I’m honestly not, though we can’t entirely rule out the possibility somebody is. Last month Michael O’Leary, the Ryanair boss who attracts headlines the way certain other things attract flies, warned that, “There is a real prospect... that there are going to be no flights between the UK and Europe for a period of weeks, months beyond March 2019... We will be cancelling people’s holidays for summer of 2019.”

He’s just trying to block Brexit, the bloody saboteur.

Well, yes, he’s been quite explicit about that, and says we should just ignore the referendum result. Honestly, he’s so Remainiac he makes me look like Dan Hannan.

But he’s not wrong that there are issues: please fasten your seatbelt, and brace yourself for some turbulence.

Not so long ago, aviation was a very national sort of a business: many of the big airports were owned by nation states, and the airline industry was dominated by the state-backed national flag carriers (British Airways, Air France and so on). Since governments set airline regulations too, that meant those airlines were given all sorts of competitive advantages in their own country, and pretty much everyone faced barriers to entry in others. 

The EU changed all that. Since 1994, the European Single Aviation Market (ESAM) has allowed free movement of people and cargo; established common rules over safety, security, the environment and so on; and ensured fair competition between European airlines. It also means that an AOC – an Air Operator Certificate, the bit of paper an airline needs to fly – from any European country would be enough to operate in all of them.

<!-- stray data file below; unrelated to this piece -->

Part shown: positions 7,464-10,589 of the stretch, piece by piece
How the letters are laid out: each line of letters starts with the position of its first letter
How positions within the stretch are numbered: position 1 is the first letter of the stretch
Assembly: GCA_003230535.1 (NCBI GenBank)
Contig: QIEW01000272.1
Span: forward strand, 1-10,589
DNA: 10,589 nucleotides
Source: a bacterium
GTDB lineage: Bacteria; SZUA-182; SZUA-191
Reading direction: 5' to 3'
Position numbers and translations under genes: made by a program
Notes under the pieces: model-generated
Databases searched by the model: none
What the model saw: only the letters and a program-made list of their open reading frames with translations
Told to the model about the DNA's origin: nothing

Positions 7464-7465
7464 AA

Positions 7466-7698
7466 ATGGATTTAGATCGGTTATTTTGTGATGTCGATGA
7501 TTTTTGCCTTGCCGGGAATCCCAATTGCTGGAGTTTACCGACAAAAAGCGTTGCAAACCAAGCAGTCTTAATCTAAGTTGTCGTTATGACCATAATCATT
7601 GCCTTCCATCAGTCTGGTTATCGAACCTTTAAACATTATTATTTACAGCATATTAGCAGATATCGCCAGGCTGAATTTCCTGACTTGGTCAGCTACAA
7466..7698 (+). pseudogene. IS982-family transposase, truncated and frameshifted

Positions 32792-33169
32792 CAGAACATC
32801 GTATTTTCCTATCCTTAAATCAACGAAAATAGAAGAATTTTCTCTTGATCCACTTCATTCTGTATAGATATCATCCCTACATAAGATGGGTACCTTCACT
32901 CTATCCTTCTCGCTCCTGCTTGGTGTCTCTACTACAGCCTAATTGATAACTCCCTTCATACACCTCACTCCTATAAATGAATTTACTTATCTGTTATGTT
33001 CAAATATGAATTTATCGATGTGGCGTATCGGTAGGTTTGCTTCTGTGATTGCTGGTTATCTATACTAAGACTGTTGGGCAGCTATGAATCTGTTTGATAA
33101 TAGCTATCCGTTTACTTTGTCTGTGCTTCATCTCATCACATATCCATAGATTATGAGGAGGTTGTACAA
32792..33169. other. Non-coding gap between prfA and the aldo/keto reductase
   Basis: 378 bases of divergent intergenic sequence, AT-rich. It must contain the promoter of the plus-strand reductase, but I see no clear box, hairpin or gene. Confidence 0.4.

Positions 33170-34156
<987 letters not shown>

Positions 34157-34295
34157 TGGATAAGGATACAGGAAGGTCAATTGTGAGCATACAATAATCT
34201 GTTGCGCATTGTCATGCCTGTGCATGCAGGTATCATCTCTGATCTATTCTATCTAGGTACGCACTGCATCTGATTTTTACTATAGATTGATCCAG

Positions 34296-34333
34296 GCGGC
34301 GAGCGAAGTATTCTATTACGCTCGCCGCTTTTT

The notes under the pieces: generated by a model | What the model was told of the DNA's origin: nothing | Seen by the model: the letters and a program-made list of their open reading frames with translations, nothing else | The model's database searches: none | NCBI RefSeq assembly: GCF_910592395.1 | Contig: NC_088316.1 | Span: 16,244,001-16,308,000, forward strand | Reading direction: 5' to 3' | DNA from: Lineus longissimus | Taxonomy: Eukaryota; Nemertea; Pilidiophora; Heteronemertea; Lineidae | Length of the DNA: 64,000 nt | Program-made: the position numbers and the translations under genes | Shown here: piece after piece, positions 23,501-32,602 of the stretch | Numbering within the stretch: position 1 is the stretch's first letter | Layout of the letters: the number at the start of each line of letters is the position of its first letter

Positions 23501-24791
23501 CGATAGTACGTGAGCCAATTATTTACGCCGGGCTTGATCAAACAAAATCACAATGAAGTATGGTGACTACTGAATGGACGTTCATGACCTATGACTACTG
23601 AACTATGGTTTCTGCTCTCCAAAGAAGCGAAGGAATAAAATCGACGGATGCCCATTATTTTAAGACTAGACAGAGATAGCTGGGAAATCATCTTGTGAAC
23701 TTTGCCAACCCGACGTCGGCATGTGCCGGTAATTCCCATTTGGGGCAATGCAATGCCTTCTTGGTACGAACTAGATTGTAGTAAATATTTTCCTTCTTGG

Do we really need all these acronyms?

No, alas, we need more of them. There’s also ECAA, the European Common Aviation Area – that’s the area ESAM covers; basically, ESAM is the aviation bit of the single market, and ECAA the aviation bit of the European Economic Area, or EEA. Then there’s ESAA, the European Aviation Safety Agency, which regulates, well, you can probably guess what it regulates to be honest.

All this may sound a bit dry-

It is.

-it is a bit dry, yes. But it’s also the thing that made it much easier to travel around Europe. It made the European aviation industry much more competitive, which is where the whole cheap flights thing came from.

In a speech last December, Andrew Haines, the boss of Britain’s Civil Aviation Authority said that, since 2000, the number of destinations served from UK airports has doubled; since 1993, fares have dropped by a third. Which is brilliant.

Brexit, though, means we’re probably going to have to pull out of these arrangements.

Stop talking Britain down.

Don’t tell me, tell Brexit secretary David Davis. To monitor and enforce all these international agreements, you need an international court system. That’s the European Court of Justice, which ministers have repeatedly made clear that we’re leaving.

So: last March, when Davis was asked by a select committee whether the open skies system would persist, he replied: “One would presume that would not apply to us” – although he promised he’d fight for a successor, which is very reassuring. 

We can always holiday elsewhere. 

Perhaps you can – O’Leary also claimed (I’m still not making this up) that a senior Brexit minister had told him that lost European airline traffic could be made up for through a bilateral agreement with Pakistan. Which seems a bit optimistic to me, but what do I know.